series. Normal weight Class B systems (Nos. 12 and
Some commercially prepared lightweight cements were 13) were not as successful. System 12, stabi 1 i zed
evaluated as potential geothermal binders. These with 35 per cent silica sand, exhibited poor long-
cements are essentially portland cements that have tenn strength at 227°C. In addition, outside bond
been premixed with a low-density siliceous aggre- strength to steel pi pe was unacceptabl e. System
gate materi a1. Another. modi fied portl and cement, 13, with 35 per cent silica flour, performed much
known as "sl ag cement was evaluated. Sl ag cement
II , better.
is a normal grind combination of portland cement
and special blast furnace slag with normal voJater The low-density Class G systems (Nos. 4, 5 6, 7, 8
requi rements. and 9) showed mixed performance. Those 1.6
g/cm 3 in density were satisfactory. Lighter sys-
Because geothermal wells are at high temperature t em s we r e una c c e pta b1e, usua 11 y due to 1 ow com pre s-
and the formations are typically fractured and sive strength. The best low-density Class G system
weak, the use of retarders and extenders is almost was No.6, containing gilsonite. Only two low-
mandatory. The most commonly used retarders i n- density Class 8 systems were evaluated (Nos. 14 and
clude chemicals that fall into two categories: 15). Both were marginally acceptable as to com-
lignosulfonates and modified sugars. Such chemi- pressive strength; however, they performed well in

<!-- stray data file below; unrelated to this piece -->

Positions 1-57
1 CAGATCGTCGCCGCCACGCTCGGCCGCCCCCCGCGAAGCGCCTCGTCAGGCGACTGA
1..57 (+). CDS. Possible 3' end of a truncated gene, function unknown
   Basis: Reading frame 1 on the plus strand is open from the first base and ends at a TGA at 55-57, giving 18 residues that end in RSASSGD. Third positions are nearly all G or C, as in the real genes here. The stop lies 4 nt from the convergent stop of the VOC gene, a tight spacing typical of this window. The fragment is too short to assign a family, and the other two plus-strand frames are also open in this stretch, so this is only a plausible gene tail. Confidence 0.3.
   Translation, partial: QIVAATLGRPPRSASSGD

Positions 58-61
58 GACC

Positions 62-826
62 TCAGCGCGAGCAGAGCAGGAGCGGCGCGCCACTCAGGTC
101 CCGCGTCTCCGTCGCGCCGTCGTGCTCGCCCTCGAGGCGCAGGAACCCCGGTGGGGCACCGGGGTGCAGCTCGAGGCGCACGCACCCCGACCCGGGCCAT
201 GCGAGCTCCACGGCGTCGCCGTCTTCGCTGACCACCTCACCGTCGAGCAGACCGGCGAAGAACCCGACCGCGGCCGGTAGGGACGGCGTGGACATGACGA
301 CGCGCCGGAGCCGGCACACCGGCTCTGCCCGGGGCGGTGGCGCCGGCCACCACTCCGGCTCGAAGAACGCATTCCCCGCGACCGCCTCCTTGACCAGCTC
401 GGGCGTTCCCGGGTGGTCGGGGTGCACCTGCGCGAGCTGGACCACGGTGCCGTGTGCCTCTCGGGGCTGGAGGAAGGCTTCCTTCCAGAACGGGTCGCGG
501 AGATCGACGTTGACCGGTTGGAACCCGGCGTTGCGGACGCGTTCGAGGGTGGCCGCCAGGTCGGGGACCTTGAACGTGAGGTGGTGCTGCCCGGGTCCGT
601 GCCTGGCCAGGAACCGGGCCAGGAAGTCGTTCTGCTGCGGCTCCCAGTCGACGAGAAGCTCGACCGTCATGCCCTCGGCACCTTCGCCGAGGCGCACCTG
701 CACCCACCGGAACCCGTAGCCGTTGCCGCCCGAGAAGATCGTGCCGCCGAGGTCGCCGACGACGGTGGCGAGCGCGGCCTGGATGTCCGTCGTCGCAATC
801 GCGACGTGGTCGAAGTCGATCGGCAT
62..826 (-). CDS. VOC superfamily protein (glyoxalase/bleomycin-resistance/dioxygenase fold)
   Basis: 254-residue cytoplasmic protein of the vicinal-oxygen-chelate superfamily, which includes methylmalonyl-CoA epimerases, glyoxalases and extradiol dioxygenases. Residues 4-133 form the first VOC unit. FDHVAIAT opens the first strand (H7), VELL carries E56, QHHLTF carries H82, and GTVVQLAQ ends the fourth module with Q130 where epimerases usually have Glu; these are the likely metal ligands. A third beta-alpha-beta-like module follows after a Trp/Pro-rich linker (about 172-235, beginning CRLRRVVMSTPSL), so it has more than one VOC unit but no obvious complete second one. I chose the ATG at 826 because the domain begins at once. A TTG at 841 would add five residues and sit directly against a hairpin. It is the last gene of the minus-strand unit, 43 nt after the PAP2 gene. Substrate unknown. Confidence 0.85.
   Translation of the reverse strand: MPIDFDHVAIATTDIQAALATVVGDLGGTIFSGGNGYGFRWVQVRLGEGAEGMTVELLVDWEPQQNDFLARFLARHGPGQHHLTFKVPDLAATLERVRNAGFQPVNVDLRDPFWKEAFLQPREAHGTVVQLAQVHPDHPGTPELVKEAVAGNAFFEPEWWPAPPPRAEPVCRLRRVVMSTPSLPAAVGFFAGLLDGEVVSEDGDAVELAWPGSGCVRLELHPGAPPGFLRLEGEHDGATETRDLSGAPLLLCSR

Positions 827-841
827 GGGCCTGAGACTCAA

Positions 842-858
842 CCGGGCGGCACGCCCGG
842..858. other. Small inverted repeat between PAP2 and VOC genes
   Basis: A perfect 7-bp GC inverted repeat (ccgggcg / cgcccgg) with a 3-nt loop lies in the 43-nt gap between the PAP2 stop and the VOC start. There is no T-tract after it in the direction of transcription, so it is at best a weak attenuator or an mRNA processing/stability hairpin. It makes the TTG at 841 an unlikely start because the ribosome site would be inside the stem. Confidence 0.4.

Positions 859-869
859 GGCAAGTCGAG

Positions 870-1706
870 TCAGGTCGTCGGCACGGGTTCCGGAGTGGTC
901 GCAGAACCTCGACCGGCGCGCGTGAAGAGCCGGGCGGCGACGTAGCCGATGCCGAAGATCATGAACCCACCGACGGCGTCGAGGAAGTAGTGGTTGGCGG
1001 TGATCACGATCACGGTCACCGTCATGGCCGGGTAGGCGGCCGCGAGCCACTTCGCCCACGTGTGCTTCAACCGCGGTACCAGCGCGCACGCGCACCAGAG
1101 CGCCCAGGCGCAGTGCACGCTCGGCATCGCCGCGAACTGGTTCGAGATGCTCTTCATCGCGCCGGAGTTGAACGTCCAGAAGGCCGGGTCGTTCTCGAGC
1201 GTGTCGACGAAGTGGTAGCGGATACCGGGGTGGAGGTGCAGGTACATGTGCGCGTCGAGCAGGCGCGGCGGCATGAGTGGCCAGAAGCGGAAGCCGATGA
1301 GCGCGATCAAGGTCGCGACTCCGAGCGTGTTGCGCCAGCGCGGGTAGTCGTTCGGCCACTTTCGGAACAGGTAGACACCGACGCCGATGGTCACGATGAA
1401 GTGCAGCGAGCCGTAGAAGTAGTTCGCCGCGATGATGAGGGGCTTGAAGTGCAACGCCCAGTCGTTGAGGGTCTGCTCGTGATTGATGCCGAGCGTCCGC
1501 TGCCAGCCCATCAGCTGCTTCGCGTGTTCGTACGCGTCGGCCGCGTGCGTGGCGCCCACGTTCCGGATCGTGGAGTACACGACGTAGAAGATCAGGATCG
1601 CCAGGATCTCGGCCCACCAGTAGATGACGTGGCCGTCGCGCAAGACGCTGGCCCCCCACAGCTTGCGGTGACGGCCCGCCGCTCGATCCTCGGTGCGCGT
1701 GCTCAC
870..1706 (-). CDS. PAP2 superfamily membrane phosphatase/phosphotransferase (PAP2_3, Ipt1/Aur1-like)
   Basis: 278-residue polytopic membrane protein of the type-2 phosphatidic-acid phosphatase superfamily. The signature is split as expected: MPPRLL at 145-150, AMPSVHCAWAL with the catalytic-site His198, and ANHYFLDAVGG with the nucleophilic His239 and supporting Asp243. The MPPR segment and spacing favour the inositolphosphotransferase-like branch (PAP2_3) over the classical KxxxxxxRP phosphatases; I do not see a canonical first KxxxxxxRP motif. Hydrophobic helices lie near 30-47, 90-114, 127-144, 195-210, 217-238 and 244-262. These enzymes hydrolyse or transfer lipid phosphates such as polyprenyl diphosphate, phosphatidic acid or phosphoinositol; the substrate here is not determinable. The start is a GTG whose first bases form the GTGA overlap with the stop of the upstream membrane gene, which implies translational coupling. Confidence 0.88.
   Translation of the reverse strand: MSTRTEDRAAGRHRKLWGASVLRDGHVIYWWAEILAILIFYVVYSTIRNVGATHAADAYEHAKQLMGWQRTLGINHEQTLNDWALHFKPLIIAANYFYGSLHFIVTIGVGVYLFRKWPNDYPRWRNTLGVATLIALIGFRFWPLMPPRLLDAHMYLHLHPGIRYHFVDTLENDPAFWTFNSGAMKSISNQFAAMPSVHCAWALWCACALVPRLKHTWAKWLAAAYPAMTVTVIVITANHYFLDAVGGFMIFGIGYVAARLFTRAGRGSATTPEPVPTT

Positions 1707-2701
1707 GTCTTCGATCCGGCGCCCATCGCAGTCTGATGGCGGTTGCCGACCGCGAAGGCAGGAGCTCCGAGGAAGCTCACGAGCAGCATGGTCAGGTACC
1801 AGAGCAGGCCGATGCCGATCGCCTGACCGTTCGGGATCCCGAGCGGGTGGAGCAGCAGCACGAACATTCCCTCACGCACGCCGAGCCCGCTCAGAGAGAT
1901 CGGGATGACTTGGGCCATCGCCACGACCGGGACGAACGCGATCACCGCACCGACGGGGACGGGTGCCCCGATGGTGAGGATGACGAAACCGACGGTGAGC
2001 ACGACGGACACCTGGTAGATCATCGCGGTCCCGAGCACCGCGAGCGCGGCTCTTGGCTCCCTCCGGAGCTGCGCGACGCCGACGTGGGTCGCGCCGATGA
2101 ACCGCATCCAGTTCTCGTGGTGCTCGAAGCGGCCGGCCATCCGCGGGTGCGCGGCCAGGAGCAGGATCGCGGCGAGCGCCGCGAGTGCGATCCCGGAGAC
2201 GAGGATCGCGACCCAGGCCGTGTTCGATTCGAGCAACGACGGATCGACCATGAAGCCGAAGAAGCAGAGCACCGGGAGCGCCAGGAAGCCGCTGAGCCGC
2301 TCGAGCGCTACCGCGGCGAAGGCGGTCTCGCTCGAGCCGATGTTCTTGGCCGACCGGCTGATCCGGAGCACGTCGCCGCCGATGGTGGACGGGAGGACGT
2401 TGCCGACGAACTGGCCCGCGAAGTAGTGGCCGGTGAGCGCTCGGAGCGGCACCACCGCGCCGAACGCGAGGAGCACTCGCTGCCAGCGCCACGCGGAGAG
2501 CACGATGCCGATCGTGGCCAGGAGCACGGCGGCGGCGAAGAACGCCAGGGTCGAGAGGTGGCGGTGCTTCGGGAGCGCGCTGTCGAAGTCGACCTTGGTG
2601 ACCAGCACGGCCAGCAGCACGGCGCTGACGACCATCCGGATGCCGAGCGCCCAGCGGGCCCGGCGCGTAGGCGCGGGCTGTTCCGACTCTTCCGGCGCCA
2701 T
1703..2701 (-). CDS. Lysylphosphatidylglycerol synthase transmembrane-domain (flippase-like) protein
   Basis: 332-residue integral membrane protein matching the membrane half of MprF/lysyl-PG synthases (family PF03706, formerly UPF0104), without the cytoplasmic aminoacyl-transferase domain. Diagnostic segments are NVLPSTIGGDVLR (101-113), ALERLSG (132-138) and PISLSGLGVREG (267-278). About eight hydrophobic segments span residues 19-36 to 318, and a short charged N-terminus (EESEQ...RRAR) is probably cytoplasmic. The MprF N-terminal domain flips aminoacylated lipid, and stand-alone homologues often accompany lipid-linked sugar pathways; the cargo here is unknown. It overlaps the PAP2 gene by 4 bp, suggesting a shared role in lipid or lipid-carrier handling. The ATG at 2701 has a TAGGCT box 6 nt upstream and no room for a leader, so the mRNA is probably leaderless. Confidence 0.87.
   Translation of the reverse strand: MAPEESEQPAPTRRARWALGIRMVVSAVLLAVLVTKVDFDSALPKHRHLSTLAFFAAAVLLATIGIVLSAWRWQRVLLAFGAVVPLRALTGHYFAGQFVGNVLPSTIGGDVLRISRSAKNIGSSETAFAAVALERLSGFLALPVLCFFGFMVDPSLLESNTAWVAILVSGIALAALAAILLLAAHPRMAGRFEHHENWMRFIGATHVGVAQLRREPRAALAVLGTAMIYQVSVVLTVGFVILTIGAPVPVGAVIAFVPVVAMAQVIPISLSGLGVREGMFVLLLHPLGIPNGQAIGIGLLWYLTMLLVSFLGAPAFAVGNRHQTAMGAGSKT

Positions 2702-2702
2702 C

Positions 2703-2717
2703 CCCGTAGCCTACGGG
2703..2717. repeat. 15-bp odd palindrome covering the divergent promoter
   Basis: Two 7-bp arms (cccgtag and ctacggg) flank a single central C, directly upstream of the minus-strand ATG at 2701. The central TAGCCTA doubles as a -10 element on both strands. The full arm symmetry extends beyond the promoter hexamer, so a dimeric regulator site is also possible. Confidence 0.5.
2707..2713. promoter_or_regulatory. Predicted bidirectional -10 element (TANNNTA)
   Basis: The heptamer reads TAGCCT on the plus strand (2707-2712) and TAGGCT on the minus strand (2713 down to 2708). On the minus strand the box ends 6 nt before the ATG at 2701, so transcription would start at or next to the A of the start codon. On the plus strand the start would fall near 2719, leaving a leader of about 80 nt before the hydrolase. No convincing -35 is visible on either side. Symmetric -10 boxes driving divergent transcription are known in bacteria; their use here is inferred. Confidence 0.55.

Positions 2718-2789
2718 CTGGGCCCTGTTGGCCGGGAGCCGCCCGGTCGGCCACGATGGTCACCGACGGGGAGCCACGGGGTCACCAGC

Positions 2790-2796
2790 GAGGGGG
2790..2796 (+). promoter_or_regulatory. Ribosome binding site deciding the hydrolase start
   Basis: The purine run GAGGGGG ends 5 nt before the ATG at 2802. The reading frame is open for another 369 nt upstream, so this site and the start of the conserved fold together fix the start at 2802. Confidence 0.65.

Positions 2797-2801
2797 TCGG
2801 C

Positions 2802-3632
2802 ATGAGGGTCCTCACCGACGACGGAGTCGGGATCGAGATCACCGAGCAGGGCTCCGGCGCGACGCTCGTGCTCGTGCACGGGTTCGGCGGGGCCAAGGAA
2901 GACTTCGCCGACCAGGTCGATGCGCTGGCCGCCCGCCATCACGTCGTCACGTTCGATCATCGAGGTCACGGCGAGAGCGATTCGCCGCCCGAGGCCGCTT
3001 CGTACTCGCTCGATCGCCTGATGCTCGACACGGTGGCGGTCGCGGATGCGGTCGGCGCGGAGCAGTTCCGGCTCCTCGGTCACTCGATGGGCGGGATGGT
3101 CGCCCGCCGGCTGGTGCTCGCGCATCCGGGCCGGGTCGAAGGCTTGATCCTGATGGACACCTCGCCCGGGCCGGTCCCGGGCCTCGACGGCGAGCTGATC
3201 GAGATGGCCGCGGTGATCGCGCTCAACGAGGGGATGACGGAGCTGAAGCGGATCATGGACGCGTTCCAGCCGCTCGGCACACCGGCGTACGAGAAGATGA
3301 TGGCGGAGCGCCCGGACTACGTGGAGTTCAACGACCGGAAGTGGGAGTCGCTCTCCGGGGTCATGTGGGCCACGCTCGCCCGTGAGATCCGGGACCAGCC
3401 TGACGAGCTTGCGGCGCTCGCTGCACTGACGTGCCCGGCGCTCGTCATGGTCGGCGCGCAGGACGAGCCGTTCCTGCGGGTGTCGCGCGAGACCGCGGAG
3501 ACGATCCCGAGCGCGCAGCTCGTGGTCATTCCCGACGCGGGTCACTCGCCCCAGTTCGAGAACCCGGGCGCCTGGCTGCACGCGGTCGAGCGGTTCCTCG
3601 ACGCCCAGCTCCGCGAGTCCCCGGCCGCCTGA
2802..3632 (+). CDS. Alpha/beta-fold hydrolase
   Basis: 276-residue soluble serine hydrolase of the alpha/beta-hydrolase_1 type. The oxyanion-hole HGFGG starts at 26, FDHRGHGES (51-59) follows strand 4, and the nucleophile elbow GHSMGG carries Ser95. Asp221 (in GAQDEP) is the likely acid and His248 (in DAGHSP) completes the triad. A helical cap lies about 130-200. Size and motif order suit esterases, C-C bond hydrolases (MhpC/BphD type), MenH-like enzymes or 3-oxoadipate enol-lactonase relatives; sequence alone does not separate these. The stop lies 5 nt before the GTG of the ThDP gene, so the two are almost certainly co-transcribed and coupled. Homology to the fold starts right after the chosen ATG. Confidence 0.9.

cals, usually added between 0.1 and 3.0 per cent by subsequent tests.
weight of cement, were used extensively in this
progr am. Candidate systems based upon Class J CelTlent (Nos.
16-20) were not as successful as the portland
Extenders comprise a much more diverse group of group, but two normal density candidates looked
materials. Generally, extenders hold additional promiSing (Nos. 16 and 17). Two lightweight
water and thus allow substantial reductions in systems (Nos. 19 and 20) perforrlled acceptably as to
4 EVALUATION AND DEVELOPMENT OF CEMENT SYSTEMS FOR GEOTHERMAL WELLS SPE 10217

strength and permeabi 1 ity but were dropped when deterioration. Also, the carbonate present in the
they exhibited little or no bonding strength to brine appeared to convert the cementitious calcium
steel. It is interesting to note that the success- silicate hydrates to calcium carbonate and silica.
ful Class J systems closely paralleled the accept- The carbonate react i on was most r api d wi th low-
able portland-based cements. Again, the addition density systems due to their higher permeabil ity
of fly ash seemed to be beneficial. allowing increased brine penetration. The carbon-
ate degradation most commonly manifested itself in
High alumina cement formulations, utilizing Ciment the formation of a scale over the surface of the